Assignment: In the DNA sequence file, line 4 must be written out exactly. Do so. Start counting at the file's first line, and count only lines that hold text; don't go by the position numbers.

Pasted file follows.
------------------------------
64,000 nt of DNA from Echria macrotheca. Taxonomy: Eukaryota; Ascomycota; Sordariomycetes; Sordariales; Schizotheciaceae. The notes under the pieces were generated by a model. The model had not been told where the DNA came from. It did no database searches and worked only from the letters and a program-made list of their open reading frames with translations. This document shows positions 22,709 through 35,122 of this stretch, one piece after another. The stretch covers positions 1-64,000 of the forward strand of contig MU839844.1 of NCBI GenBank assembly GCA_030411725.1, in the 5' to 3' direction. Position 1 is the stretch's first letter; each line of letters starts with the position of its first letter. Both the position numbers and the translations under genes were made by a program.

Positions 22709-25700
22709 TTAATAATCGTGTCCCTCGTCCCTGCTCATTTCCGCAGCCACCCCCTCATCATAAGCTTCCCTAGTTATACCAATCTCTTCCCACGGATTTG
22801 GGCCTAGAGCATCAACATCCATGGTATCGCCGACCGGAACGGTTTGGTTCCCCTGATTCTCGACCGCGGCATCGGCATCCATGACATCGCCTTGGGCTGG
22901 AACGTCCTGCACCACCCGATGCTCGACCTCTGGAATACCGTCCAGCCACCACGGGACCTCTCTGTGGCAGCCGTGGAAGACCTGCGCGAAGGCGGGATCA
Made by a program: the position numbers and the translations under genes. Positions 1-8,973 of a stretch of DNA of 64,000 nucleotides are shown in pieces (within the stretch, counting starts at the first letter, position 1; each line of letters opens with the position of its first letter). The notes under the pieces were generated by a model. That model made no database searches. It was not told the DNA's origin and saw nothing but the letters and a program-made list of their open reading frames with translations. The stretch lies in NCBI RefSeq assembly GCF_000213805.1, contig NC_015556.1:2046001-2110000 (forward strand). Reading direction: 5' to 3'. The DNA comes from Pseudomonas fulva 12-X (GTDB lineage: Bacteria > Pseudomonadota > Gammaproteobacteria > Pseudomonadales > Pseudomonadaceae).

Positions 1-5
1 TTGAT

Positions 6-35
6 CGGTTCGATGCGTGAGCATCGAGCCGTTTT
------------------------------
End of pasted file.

22801 GGCCTAGAGCATCAACATCCATGGTATCGCCGACCGGAACGGTTTGGTTCCCCTGATTCTCGACCGCGGCATCGGCATCCATGACATCGCCTTGGGCTGG